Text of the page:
How to use the new standalone DAML REPL for experimenting with advanced functions

With the new DAML SDK v 1.4.0, the DAML REPL can be used as an interactive IDE, without connecting to any ledger. I know that @cocreature and @Gary_Verhaegen were working on it, thanks for them and any other contributor for this great feature!

This new feature means that you don’t have to resort to GHCi, the Haskell interactive IDE, if you want to experiment with a more complex DAML function in order to deeper understanding it.

One example where I formerly had to use GHCi to understand what’s going on, but now I can demonstrate it with the standalone REPL, is the following.

Recently, I spent some time with reverse-engineering some advanced DAML refapps, in order to gain inspiration for my own projects.

In the DAML Finance Library (FinLib), within that in the DA.Finance.Trade.SettlementInstruction module, the ensure statement of the SettlementInstruction template looks like this:

ensure length steps > 0 && asset.quantity > 0.0
      && all (\(s1,s2) -> s1.receiverAccount.owner == s2.senderAccount.owner) (zip steps $ tail steps)

I’m sure many of you know immediately what the zip steps $ tail steps part does, but I had to think and try it out in Haskell. Now I can show it to you in the REPL. If you want to follow along, all you need to do is to install the new DAML RC, start the REPL without specifying a ledger hostname and port number, and install the DA.List module in order to be able to use the tail function, which cuts of the first element (the head) of a list.

The ensure clause is there to make sure that the chain of steps specified for a settlement chain is gapless, meaning that the sender in one step is the same party as the receiver in the previous step.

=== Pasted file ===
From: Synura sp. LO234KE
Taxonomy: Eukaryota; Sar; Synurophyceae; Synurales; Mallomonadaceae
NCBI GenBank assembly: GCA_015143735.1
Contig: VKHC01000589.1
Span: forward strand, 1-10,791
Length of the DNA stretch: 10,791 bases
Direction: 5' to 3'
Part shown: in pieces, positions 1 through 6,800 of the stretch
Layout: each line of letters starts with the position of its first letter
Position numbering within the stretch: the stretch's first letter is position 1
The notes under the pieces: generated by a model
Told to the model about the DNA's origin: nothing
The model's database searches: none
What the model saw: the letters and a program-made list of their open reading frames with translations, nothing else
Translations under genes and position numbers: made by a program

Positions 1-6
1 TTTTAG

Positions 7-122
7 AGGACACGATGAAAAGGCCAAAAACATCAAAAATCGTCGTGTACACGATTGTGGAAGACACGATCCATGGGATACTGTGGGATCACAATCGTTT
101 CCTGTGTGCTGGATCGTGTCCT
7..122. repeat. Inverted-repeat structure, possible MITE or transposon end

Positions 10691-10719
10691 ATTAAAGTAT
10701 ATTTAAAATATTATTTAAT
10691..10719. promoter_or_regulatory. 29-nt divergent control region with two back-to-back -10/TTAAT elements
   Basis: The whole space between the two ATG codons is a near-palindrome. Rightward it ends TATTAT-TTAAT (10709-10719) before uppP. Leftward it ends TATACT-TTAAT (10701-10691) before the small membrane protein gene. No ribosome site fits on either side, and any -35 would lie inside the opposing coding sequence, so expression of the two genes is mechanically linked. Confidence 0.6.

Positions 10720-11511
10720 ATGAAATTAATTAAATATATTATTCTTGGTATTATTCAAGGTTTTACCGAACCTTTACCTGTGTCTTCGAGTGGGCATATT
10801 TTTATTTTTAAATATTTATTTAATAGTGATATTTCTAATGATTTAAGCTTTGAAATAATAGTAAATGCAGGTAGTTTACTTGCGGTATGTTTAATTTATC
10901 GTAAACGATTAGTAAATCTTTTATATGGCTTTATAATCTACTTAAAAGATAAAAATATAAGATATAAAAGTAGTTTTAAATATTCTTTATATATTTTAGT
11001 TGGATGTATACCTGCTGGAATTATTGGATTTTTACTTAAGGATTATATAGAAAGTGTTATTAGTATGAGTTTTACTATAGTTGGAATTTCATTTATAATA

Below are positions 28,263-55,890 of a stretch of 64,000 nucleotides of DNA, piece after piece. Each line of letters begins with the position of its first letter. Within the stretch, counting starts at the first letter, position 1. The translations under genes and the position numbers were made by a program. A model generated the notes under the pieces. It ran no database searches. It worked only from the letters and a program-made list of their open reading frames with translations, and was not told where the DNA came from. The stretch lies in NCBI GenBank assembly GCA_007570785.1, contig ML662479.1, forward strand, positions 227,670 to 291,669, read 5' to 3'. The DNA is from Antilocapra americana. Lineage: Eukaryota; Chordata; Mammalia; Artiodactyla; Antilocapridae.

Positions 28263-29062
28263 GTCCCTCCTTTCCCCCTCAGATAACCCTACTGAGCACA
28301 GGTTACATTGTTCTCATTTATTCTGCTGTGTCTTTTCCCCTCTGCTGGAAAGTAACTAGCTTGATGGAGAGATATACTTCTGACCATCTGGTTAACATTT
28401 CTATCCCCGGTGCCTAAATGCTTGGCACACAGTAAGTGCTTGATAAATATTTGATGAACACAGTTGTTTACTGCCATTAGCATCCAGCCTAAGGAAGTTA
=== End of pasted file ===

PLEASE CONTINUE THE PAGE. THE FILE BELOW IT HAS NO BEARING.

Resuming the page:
The zip steps $ tail steps part converts a list of steps to a list of tuples, where the elements of the tuples are the adjacent steps so that we can perform the check we need, like this:

[step1,step2,step3, …] --> [(step1, step2), (step2,step3), (step3, step4)…]

This is how it works, simplified, representing parties with numbers, and steps with tuples of parties:

bgy@BGY ~ % daml repl
daml> import DA.List
daml> let parties = [1..5]
daml> tail parties
[2,3,4,5]
daml> let steps = zip parties $ tail parties
daml> steps
[(1,2),(2,3),(3,4),(4,5)]
daml> let chain = zip steps $ tail steps    
daml> chain
[((1,2),(2,3)),((2,3),(3,4)),((3,4),(4,5))]

Now we have a list of tuples, where the first and second element of a tuple are adjacent steps, and we can check, with a simplified version of the above ensure clause function if the parties to the steps fulfill the gapless “relay run” condition needed for a settlement chain (which is, of course, true because that’s how we defined the steps in the first place):

daml> all (\(s1,s2) -> snd s1 == fst s2) $ zip steps $ tail steps
True

There are other interesting functions in the module, like this one:

nextSender : SettlementInstruction -> Optional Party
nextSender SettlementInstruction{..} = (.senderAccount.owner) <$> find (\step -> isNone step.depositCid) steps

I leave this to you to reverse engineer, using the REPL.

,

4 Likes

Great guide, thanks for writing this up!

1 Like